When the world gets closer.

We help you see farther.

Sign up to our expressly international daily newsletter.

Already a subscriber? Log in .

You've reached your limit of one free article.

Get unlimited access to Worldcrunch

You can cancel anytime .


Exclusive International news coverage

Ad-free experience NEW

Weekly digital Magazine NEW

9 daily & weekly Newsletters

Access to Worldcrunch archives

Free trial

30-days free access, then $2.90
per month.

Annual Access BEST VALUE

$19.90 per year, save $14.90 compared to monthly billing.save $14.90.

Subscribe to Worldcrunch

Turkish Editor Can Dundar: Why I Am Forced Into Exile

Dundar, center, after his release from jail.
Dundar, center, after his release from jail.
Ozgur Ogret
Can Dundar

Can Dündar, a recipient of the *Committee to Protect Journalists' 2016 International Press Freedom Awards who served jail time this past year and was facing another prosecution, announced in his column that he was resigning as editor of the opposition daily newspaper Cumhuriyet. He is believed to be in Germany, and wrote Monday that he would not return to Turkey until the government lifts the state of emergency declared after a July 15 failed military coup. Here is an excerpt of the column:

ISTANBUL — What I have experienced over the last one-and-a-half years, since I became the editor-in-chief for Cumhuriyet, adds up to an entire lifetime: attacks, praise, threats, being made a target, trial, arrest, prison, isolation, armed assault, insults, awards, new investigations, upcoming trials …

In July, I had asked for a short break from my newspaper: I would rest a little after this tiring adventure, write my book and then come back to work.

Then the bloody coup attempt on July 15 came, and it showed how serious indeed were our warnings up until that point. But the government held us accountable instead of answering for their deep involvement with the coup plotters. They tried to have their old partnership forgotten and their opponents eliminated while they have the chance.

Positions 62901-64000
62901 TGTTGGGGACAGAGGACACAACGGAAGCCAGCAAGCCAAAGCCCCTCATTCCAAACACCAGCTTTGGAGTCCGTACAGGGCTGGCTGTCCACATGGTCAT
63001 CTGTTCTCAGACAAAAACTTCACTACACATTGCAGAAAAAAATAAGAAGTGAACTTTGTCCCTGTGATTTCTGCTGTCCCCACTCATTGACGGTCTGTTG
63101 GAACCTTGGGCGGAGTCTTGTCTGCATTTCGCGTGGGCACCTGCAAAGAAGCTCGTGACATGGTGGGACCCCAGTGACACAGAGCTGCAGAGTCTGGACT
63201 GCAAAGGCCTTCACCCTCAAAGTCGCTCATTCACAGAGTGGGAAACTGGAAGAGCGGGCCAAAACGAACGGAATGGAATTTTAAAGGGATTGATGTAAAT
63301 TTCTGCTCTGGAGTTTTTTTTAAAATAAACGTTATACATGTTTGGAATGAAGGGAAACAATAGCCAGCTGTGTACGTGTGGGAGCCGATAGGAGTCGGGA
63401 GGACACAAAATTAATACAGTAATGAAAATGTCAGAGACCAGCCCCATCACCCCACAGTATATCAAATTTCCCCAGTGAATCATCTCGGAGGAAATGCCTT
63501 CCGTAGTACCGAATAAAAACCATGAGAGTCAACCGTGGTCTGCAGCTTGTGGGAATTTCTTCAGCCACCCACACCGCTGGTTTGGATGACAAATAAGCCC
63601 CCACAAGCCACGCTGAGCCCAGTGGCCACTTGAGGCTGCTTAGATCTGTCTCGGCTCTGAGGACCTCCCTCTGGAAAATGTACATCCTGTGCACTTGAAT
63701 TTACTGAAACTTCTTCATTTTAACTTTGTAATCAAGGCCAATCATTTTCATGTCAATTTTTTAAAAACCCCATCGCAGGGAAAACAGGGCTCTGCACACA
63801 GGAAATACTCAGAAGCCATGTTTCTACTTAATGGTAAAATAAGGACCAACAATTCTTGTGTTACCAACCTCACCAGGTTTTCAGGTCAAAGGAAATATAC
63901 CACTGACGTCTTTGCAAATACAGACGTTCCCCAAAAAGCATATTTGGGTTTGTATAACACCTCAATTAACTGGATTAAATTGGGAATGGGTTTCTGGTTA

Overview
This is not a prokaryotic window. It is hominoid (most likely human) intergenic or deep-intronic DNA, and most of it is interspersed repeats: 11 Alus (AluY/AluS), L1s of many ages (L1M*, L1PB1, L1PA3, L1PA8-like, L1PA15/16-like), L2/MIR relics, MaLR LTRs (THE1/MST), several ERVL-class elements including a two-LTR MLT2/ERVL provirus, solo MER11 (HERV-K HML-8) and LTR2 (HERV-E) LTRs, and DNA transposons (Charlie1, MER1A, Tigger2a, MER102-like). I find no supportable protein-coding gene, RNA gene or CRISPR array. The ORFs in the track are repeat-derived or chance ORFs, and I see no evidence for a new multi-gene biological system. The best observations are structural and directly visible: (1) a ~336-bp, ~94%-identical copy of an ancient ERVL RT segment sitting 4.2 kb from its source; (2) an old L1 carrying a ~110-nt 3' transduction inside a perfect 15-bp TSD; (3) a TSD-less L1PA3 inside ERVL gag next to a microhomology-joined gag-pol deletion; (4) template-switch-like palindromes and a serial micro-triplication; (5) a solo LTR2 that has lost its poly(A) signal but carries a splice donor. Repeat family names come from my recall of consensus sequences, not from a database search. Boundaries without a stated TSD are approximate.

On July 16, two of the high judges who had approved for the release of (Ankara bureau chief) Erdem Gül and myself, after three months of imprisonment, were detained. Some 140 members of the Supreme Court of Appeals, the court that will hear our appeal on the prison sentence of five years and 10 months, had investigations opened against them, and 11 of them were detained. The prosecutor who asked double life sentences for each of us, meanwhile, became the Chief Prosecutor of Istanbul 10 days after that. Two days later, the court that started a new trial against me and Erdem with the accusation of "aiding and abetting" asked the police directorate for the cancellation of our passports.

All signs were pointing to a new lawlessness and a long period of imprisonment. The state of emergency allowed the government to control the judiciary anyway it likes. Trusting such a judiciary would be like putting your head on the guillotine. We would no longer face a court, but the government itself. No higher court would be able to oppose the lawless state. That is why I decided to not to surrender to this judiciary, at least until the state of emergency ends.

I will continue at Cumhuriyet as a columnist. My friend who will take over as top editor will carry the flag even higher. We will see that this too will pass as many coups and periods of oppression have. Cumhuriyet and the craft of journalism, instead, is not and cannot ever be finished.

*Editor's note: Ozgur Ogret, who is Turkey's representative for CPJ, is also a Worldcrunch contributor. He translated this column.

You've reached your limit of free articles.

To read the full story, start your free trial today.

Get unlimited access. Cancel anytime.

Exclusive coverage from the world's top sources, in English for the first time.

Insights from the widest range of perspectives, languages and countries.


How WeChat Is Helping Bhutan's Disappearing Languages Find A New Voice

Phd candidate Tashi Dema, from the University of New England, discusses how social media apps, particularly WeChat, are helping to preserve local Bhutanese languages without a written alphabet. Dema argues that preservation of these languages has far-reaching benefits for the small Himalayan country's rich culture and tradition.

A monk in red performing while a sillouhet of a monk is being illuminated by their phone.

Monk performing while a sillouheted monk is on their phone

Source: Caterina Sanders/Unsplash
Tashi Dema

THIMPHU — Dechen, 40, grew up in Thimphu, the capital city of Bhutan. Her native language was Mangdip, also known as Nyenkha, as her parents are originally from central Bhutan. She went to schools in the city, where the curriculum was predominantly taught in Dzongkha, the national language, and English.

In Dechen’s house, everyone spoke Dzongkha. She only spoke her mother tongue when she had guests from her village, who could not understand Dzongkha and during her occasional visits to her village nestled in the mountains. Her mother tongue knowledge was limited.

✉️ You can receive our Bon Vivant selection of fresh reads on international culture, food & travel directly in your inbox. Subscribe here.

However, things have now changed.

With 90% of Bhutanese people using social media and social media penetrating all remotes areas in Bhutan, Dechen’s relatives in remote villages are connected on WeChat.

Keep reading...Show less

The latest